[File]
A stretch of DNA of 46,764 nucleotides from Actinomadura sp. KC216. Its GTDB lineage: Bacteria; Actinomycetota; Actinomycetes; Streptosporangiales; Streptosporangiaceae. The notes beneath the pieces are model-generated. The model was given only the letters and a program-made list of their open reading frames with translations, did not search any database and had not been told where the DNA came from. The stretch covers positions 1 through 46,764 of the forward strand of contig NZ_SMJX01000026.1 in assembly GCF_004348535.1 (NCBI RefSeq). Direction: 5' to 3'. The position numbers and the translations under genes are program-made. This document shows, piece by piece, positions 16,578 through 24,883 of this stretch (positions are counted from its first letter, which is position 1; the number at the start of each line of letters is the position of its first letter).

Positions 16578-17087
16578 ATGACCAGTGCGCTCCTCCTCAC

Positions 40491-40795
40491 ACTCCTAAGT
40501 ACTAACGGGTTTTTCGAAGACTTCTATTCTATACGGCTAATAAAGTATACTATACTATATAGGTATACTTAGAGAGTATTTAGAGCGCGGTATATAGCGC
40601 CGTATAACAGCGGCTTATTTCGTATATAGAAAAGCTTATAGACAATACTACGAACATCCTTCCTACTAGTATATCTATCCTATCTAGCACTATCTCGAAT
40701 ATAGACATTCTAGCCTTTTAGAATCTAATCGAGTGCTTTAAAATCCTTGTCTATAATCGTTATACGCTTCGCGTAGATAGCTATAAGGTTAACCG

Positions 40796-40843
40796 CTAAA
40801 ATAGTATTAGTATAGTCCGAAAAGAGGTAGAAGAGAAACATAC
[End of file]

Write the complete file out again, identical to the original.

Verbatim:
A stretch of DNA of 46,764 nucleotides from Actinomadura sp. KC216. Its GTDB lineage: Bacteria; Actinomycetota; Actinomycetes; Streptosporangiales; Streptosporangiaceae. The notes beneath the pieces are model-generated. The model was given only the letters and a program-made list of their open reading frames with translations, did not search any database and had not been told where the DNA came from. The stretch covers positions 1 through 46,764 of the forward strand of contig NZ_SMJX01000026.1 in assembly GCF_004348535.1 (NCBI RefSeq). Direction: 5' to 3'. The position numbers and the translations under genes are program-made. This document shows, piece by piece, positions 16,578 through 24,883 of this stretch (positions are counted from its first letter, which is position 1; the number at the start of each line of letters is the position of its first letter).

Positions 16578-17087
16578 ATGACCAGTGCGCTCCTCCTCAC

Positions 40491-40795
40491 ACTCCTAAGT
40501 ACTAACGGGTTTTTCGAAGACTTCTATTCTATACGGCTAATAAAGTATACTATACTATATAGGTATACTTAGAGAGTATTTAGAGCGCGGTATATAGCGC
40601 CGTATAACAGCGGCTTATTTCGTATATAGAAAAGCTTATAGACAATACTACGAACATCCTTCCTACTAGTATATCTATCCTATCTAGCACTATCTCGAAT
40701 ATAGACATTCTAGCCTTTTAGAATCTAATCGAGTGCTTTAAAATCCTTGTCTATAATCGTTATACGCTTCGCGTAGATAGCTATAAGGTTAACCG

Positions 40796-40843
40796 CTAAA
40801 ATAGTATTAGTATAGTCCGAAAAGAGGTAGAAGAGAAACATAC